Saturday, April 20, 2002
Meditations/ Mukunda Goswami
Culture is meant to be embodied by sages
BADARAYANI OR Vyasadeva wrote these words, "The body that at first rides high on fierce elephants or chariots adorned with gold and is known by the name "king" is later, by Your invincible power of time, called 'faeces,' 'worms', or 'ashes'."
The ABC of spiritual understanding teaches, "We are not these material bodies." Words to remember when we're suffering from a toothache, stomach ache or general stress? Yes, but they mean much more than temporary relief from pain or depression.
There's the same timeless philosophy here that makes phrases like Shakespeare's "To be or not to be," or Dylan Thomas' "Death shall have no dominion" so memorable. Christ was an even greater poet than past and present barde. Phrases like "Judge not?", "Blessed are the meek?", "Render unto Caesar?", "By their fruits?" and many other insights are now part of our everyday language.
Even in rock music, the philosophy of life and death sometimes surfaces, as in the lyrics to George Harrison's, "The Art of Dying" ? "There'll come a time when all of us must leave here as nothing in this life that I've been trying can equal or surpass the art of dying."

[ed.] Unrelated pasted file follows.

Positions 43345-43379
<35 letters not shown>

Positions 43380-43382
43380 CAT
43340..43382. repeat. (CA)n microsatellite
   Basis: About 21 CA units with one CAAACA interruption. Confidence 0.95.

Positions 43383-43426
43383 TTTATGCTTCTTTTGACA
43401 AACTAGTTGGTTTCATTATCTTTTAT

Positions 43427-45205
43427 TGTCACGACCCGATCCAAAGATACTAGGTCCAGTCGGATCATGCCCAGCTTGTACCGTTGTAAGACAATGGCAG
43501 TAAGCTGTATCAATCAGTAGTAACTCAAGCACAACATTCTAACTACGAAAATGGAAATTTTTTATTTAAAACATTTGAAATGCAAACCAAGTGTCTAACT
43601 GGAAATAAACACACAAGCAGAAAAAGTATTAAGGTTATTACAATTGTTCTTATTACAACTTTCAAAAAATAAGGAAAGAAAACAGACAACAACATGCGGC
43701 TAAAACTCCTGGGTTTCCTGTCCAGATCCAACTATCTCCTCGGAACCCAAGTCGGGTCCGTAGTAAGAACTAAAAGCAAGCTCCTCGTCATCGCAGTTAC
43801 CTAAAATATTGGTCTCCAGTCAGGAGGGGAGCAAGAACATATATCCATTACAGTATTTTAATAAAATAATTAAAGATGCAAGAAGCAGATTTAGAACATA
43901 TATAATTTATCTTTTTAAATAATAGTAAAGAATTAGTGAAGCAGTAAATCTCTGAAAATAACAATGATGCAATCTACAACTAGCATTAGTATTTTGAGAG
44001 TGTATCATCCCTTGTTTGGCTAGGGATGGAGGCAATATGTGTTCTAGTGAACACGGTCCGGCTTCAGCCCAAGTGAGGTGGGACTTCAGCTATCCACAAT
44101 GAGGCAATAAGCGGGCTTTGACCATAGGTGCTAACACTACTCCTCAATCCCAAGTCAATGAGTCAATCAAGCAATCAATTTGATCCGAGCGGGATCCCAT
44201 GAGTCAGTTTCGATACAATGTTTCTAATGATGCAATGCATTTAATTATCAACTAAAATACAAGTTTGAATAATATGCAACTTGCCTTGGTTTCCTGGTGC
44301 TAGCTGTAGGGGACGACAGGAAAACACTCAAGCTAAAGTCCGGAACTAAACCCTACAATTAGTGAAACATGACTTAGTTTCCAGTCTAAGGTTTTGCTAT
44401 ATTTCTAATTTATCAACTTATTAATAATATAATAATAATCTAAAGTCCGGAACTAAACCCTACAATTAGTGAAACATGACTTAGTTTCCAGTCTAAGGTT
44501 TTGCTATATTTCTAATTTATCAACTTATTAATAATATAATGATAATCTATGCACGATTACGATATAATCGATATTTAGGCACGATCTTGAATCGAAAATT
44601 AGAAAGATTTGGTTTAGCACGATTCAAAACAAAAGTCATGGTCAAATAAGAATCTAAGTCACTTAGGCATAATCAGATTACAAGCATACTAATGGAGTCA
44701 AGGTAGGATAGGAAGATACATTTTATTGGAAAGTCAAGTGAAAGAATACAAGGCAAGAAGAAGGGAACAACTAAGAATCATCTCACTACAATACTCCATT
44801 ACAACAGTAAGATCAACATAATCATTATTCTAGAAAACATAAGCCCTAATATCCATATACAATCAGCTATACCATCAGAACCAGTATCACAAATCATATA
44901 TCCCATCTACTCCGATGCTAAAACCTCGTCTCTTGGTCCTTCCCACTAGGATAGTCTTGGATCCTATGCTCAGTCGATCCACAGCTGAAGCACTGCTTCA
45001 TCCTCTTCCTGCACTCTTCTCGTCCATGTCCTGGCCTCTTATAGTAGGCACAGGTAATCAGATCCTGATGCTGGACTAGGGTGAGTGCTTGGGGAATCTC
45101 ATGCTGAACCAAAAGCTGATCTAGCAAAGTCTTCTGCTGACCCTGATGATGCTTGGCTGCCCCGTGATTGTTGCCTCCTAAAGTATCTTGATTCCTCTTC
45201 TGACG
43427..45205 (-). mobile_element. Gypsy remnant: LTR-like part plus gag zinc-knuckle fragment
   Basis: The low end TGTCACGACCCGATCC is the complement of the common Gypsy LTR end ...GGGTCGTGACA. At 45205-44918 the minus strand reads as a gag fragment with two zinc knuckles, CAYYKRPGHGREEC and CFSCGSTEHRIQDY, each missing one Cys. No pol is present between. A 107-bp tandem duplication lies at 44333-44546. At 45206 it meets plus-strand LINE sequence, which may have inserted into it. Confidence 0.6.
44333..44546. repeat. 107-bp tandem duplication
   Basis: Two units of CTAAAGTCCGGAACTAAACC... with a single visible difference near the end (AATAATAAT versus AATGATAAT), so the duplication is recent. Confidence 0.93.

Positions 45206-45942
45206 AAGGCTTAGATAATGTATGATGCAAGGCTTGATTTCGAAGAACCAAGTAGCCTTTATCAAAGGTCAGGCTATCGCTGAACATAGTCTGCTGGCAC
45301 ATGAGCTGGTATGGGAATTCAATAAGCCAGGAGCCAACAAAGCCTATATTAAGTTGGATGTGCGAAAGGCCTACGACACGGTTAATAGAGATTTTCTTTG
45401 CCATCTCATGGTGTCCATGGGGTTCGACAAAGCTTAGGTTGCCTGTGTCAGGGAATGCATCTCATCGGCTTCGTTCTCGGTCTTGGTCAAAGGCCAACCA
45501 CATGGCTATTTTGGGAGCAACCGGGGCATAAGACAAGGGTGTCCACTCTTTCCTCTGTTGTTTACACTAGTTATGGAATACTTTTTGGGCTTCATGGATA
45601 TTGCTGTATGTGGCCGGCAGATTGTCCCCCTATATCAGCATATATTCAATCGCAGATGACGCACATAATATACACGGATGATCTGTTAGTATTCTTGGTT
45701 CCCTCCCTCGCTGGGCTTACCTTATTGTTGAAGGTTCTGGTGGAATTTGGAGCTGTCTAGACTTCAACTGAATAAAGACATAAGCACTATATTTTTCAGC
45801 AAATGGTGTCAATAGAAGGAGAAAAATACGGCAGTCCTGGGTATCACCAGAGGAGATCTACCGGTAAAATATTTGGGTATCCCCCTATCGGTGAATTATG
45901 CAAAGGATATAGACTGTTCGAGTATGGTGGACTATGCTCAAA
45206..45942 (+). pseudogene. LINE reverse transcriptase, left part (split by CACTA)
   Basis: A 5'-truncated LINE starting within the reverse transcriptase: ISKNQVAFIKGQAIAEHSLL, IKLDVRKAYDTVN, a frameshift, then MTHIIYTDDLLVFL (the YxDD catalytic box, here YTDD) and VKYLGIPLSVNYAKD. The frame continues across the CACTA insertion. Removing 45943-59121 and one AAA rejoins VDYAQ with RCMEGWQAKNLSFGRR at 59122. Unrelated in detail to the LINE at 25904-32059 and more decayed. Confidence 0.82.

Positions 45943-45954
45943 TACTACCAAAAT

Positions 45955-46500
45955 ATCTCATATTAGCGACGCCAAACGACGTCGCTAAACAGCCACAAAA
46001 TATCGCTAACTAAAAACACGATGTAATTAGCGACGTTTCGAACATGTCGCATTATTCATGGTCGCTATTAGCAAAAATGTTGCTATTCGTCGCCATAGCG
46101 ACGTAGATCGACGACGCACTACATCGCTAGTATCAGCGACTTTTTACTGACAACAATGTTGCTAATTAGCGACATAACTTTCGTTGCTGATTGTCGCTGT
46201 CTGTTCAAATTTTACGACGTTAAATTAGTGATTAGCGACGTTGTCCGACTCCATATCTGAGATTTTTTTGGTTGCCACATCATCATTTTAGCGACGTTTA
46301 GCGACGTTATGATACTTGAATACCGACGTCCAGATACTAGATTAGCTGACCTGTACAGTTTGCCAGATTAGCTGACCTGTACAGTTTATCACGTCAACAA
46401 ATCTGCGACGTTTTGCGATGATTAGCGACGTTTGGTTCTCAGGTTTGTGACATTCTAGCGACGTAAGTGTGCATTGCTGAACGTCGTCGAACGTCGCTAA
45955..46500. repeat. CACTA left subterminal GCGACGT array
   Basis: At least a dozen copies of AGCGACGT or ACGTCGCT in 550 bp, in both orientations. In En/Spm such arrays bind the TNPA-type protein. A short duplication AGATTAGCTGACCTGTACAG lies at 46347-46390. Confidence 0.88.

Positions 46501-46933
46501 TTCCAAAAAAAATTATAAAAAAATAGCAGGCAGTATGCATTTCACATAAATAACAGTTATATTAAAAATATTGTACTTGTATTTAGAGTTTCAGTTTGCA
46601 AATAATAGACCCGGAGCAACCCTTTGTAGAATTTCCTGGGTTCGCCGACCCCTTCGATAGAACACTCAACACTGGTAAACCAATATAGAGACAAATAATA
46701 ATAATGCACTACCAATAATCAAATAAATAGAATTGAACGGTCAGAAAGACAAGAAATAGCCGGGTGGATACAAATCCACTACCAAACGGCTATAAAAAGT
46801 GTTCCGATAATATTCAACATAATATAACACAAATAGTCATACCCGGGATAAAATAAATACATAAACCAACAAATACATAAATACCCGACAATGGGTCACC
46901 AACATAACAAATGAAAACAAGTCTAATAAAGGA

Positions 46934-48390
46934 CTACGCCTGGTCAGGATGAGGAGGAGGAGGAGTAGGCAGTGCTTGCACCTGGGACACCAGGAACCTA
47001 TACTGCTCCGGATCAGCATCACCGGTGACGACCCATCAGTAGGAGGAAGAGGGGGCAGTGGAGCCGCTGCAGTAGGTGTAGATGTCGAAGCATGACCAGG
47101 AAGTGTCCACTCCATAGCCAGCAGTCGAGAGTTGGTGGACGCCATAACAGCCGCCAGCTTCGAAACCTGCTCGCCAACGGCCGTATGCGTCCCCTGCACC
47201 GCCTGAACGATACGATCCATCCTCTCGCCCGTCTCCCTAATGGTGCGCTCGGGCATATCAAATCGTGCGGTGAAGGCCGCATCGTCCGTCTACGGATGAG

Addressing a topic as ostensibly morbid as death is not the sole province of the transcendentalist, but is for everyone. Humanity is meant to strive for higher knowledge. Unfortunately, we are suffering from having sold our souls to the pursuit of maximizing material wealth, an end which is spiritually wrong and practically unattainable. So why do we so persistently do this?
At the root of our problem is a conviction that we are these bodies, minds and senses, which the shastras repeatedly tell us we are not. Repeatedly, because although the concept is so simple, it is effortlessly forgotten in favour of more immediate and pressing concerns.
It's all well and good to think we know, "I am not this body,' but realizing such a profound concept on a day-to-day, moment-by-moment basis is quite another thing. For this reason, sages are poets. They stimulate the human intellect by conceptualizing, and phrasing things in such a way that our minds are challenged and our understanding 'made real' and deepened. To say a king is intimately nothing more than faeces, ashes or worms is a brilliant way of expressing a fundamental truth about identity.
All culture ? music, song, dance, architecture, drama, fine art, fashion, film, cookery, ritual, hospitality, and, of course, poetry ? has a transcendental quality when dedicated to God.
The art of devotional service, revealed in Vyasa's poetry, is the ultimate cultural achievement.